1. A different interpretation of science-society relations: the socialization of scientific and technological research (Italian original version

    Directory of Open Access Journals (Sweden)

    Luciano d'Andrea

    2009-09-01

    Full Text Available Recent data delivered by Eurobarometer show how Europeans tend not to perceive science and technology as important factors for the Europe’s future. While showing the scarce development of scientific culture in Europe, these data allow to understand how science and technology are exposed to risk of social marginalization, notwithstanding the results they are attaining. In order to interpret this quite contradictory picture, an analytical framework revolving around the notion of “science and technology socialization” is proposed and developed. Implications of such an approach on research policies, on citizens’ participation and on the role of social sciences are also briefly examined.

  2. The Viability of Portraiture for Science Education Research: Learning from Portraits of Two Science Classrooms

    Science.gov (United States)

    Quigley, Cassie; Trauth-Nare, Amy; Beeman-Cadwallader, Nicole

    2015-01-01

    The purpose of this paper is to describe the relevance of a qualitative methodology called portraiture for science education. Portraiture is a method of inquiry that blends art and science by combining the empirical aspects of inquiry with beauty and aesthetic properties. This method encompasses all aspects of a research study, including protocol,…

  3. The Visibility of Information Science and Library Science Research in Bibliometric Mapping of the LIS Field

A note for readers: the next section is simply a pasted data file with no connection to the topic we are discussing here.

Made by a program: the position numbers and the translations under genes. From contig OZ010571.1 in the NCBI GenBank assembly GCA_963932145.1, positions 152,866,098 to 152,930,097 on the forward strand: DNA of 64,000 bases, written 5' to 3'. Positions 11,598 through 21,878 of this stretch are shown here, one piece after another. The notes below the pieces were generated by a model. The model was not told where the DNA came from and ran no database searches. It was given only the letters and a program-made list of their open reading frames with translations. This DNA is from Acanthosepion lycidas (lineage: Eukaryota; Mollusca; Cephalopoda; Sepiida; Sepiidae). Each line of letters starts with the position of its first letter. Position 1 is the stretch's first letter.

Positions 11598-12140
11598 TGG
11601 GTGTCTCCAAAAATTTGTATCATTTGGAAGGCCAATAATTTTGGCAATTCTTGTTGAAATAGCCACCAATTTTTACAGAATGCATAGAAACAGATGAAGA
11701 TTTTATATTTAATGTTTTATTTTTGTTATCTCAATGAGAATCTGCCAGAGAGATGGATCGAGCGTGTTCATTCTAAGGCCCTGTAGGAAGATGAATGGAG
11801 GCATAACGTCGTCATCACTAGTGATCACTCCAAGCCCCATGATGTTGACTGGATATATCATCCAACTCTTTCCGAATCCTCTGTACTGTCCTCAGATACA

Science.gov (United States)

    Astrom, Fredrik

    2010-01-01

    The relation between information science and library science has been debated for decades, and even attempts at utilizing methods generally acknowledged as robust for the purpose of mapping research fields have yielded results with large variations. Therefore, a set of citation analyses was performed, comparing the results of analyses on…

  4. Network Science Research Laboratory (NSRL) Telemetry Warehouse

    Science.gov (United States)

    2016-06-01

    Collection, Storage, and Retrieval 3 3.2 Comparative Analysis 4 3.3 Data Processing 4 4. Architecture 4 4.1 NTW Database 6 4.2 NTW Server 6 4.4...efforts between ARL and the US Naval Research Laboratory (NRL). The primary emulation tools used by ARL are the Extendable Mobile Ad -Hoc Network...procedure call (gRPC) system. The gRPC system uses the Google protocol buffers compiler to generate the code for the server . gRPC handles many of the basic

  5. Research and Education in Basic Space Science

    Science.gov (United States)

    Al-Naimy, H. M. K.; Celebre, C. P.; Chamcham, K.; de Alwis, H. S. P.; de Carias, M. C. P.; Haubold, H. J.; Troche Boggino, A. E.

    The UN/ESA workshops have been held in the regions of Asia and the Pacific, Latin America and the Caribbean, Africa, Western Asia, and Europe. Additional to the scientific benefits of the workshops and the strengthening of international cooperation, the workshops lead to the establishment of astronomical telescope facilities in Colombia, Egypt, Honduras, Jordan, Paraguay, the Philippines, and Sri Lanka. The annual UN/ESA Workshops continue to pursue an agenda to network these astronomical telescope facilities through similar research and education programmes. Teaching material and hands-on astrophysics material has been developed for the operation of such astronomical telescope facilities in an university environment.

  6. Social Capital and Library and Information Science Research: Definitional Chaos or Coherent Research Enterprise?

    Science.gov (United States)

    Johnson, Catherine A.

    2015-01-01

    Introduction: This paper presents a review of research framed within the concept of social capital and published by library and information science researchers. Method: Ninety-nine papers fitting the criteria of having a specific library and information science orientation were identified from two periodical databases: "Library and…

  7. Promoting Science Outdoor Activities for Elementary School Children: Contributions from a research laboratory

    Science.gov (United States)

    Boaventura, Diana; Faria, Cláudia; Chagas, Isabel; Galvão, Cecília

    2013-03-01